The faculty by which the mind stores and remembers information.
An inflammation (swelling) of the protective membranes covering the brain and spinal cord.
|Meningococcus (Neisseria meningitidis)||
A bacterium that can cause meningitis and meningococcemia, a life-threatening infection in the bloodstream (sepsis).
The time of life when female menstruation naturally and permanently ceases.
Relating to monthly ovulation or menses.
The process of representing and reasoning about the mental states, thought, and feelings of the self and others. Also known as Theory of Mind.
|Theory of Mind (ToM)|
A potent psychedelic found in the peyote cactus. Structurally similar to dopamine and norepinephrine and also activates serotonin receptors.
|Dopamine, Norepinephrine (noradrenaline), Peyote (Lophophora williamsii), Receptor|
The middle of the three primary germ layers formed in embryonic development and develops into the muscles of the cardiac and skeletal systems, the skeleton and connective tissue, blood vessels and cells, and some other internal organs such as the kidneys and gonads.
The rate at which fuels (such as sugars or fats) are broken down for the production of cellular energy.
The conversion of food into energy and the chemical building blocks for proteins, lipids, nucleic acids, and glycans as well as the elimination of metabolic wastes.
|Glycans, Lipid, Nucleic acid, Protein|
The process of using systems biology to understand microbes and their environment.
The totality of all organisms (microbes) that live on and in the body.
Microorganisms, such as bacteria, archaea, protists, fungi, and viruses, that are found in a particular environment.
A type of glia that functions as the primary innate immune cells of the central nervous system and are involved in brain development and maintenance. These cells are not of neuronal origin but rather migrate from the yolk sac to the brain during embryogenesis.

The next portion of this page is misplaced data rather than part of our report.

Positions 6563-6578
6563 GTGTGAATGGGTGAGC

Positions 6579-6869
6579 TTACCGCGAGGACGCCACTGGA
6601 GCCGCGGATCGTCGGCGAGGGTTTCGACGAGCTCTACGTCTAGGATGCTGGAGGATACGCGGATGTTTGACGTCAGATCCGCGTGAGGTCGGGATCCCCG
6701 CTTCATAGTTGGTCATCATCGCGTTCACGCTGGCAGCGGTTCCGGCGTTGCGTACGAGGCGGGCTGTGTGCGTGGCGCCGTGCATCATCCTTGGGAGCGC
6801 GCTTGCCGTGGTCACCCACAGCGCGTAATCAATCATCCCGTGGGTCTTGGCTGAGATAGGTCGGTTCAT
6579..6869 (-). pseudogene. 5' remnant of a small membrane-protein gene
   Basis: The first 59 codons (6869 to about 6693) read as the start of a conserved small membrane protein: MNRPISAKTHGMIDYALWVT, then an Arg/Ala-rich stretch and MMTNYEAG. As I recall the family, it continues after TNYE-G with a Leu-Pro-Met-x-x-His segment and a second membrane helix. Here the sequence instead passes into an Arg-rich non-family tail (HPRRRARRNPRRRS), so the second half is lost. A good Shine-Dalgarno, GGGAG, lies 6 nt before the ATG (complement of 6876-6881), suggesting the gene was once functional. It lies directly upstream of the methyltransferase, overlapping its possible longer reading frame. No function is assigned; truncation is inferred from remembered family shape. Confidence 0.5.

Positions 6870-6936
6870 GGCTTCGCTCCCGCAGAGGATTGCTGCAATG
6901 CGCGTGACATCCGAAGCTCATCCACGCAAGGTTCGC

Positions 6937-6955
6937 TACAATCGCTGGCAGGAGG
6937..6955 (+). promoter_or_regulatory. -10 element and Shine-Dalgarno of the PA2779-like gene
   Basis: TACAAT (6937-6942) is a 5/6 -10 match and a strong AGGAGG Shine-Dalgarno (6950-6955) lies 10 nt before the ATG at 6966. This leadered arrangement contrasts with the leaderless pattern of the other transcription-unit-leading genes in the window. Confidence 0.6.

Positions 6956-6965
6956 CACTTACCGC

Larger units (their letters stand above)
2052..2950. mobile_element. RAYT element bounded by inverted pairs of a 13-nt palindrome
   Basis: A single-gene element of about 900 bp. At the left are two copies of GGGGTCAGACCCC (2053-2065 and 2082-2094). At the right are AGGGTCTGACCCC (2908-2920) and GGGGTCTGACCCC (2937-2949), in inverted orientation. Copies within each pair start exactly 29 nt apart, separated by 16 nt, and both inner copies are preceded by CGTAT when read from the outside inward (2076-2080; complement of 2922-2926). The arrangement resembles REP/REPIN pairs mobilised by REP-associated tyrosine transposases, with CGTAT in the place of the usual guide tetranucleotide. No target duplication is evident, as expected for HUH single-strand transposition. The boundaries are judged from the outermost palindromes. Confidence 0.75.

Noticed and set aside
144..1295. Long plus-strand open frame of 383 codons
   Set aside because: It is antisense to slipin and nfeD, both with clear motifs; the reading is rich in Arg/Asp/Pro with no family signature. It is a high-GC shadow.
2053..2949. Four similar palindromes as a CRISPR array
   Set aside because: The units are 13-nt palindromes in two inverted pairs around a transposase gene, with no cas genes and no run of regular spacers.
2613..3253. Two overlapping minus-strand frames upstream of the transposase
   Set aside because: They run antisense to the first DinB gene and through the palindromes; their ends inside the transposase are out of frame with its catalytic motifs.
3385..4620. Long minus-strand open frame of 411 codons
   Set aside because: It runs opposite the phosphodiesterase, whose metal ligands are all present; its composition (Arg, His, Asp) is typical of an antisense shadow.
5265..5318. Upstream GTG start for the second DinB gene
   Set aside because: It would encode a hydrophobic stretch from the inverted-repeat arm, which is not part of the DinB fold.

|Central nervous system (CNS), Embryogenesis, Glia (neuroglia)|
|Microlithic (Mode 5)||
A stone tool type consisting of small blades or points, called microliths, that were typically used in composite tools, such as an arrow point fastened to a haft. ~35 - 3 kya.
A chemical element or substance required in trace amounts for the normal growth and development of living organisms that the organism cannot synthesize itself.
A single-stranded non-coding RNA that silences RNA and is involved in post-transcriptional regulation of gene expression.
|Ribonucleic acid (RNA)|
|Middle East respiratory syndrome (MERS)||
A contagious and sometimes fatal viral respiratory sickness that can produce severe symptoms such as fever, cough, shortness of breath and in some cases death. The MERS virus originated in bats and was first reported affecting other species, camels and humans, in Saudi Arabia in 2012. Since then, it has been identified in many other countries, including the United States.
|Contagious (disease), Respiratory, Virus|
The second subdivision of the Paleolithic, or Stone Age and consist of use of prepared cores (Levallois Technique) and hafted tools and weapons. ~300 kya -30 kya.
A period of geological time (781-126,000 years ago). An important time for the diversification of hominins, including the emergence of Neanderthals and Homo sapiens.
Derived from the Greek word for “imitation” and is used in three different senses:
The element of an individual that enables them to be aware of the world and their experiences, to think, and to feel; the faculty of consciousness and thought.
|Mind Over Reality Transition (MORT)||
A proposed singular phase in hominid evolution in which maladaptive mortality salience and death anxiety were triggered by acquiring the capacity for Extended Theory of Mind, but were (in this one instance) tolerated by the simultaneous acquisition of Reality Denial in the same minds - allowing gene culture-evolution to fix both capacities in the resulting hominin lineage, at the neurobiological and genetic level.
|Mortality Salience, Reality Denial, Theory of Mind (ToM)|
The state of being conscious or aware.
A meditative practice centered around being present in the moment.